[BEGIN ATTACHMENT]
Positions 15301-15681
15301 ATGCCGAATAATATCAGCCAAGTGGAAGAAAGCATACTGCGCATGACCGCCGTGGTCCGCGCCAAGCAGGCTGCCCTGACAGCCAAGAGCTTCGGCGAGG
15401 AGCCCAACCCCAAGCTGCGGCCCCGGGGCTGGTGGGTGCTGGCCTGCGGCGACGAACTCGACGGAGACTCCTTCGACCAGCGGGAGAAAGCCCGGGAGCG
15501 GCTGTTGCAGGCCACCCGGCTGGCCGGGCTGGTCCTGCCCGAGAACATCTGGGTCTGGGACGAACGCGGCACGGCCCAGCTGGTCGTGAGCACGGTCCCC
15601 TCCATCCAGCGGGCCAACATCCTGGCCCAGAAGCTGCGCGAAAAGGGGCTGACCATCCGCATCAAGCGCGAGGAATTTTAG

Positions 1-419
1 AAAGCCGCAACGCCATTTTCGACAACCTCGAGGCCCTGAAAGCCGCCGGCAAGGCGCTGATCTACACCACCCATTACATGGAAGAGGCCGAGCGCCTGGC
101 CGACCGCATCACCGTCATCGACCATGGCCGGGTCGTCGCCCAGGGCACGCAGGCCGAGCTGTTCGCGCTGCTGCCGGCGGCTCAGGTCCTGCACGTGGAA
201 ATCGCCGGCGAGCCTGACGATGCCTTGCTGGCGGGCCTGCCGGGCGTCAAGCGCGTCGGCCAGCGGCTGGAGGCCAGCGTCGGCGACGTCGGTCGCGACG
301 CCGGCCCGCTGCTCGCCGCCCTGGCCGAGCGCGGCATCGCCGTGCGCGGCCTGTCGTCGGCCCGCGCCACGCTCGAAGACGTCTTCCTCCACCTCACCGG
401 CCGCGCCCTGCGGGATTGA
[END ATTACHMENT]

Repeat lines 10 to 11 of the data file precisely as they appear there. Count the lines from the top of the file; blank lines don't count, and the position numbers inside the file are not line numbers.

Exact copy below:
301 CCGGCCCGCTGCTCGCCGCCCTGGCCGAGCGCGGCATCGCCGTGCGCGGCCTGTCGTCGGCCCGCGCCACGCTCGAAGACGTCTTCCTCCACCTCACCGG
401 CCGCGCCCTGCGGGATTGA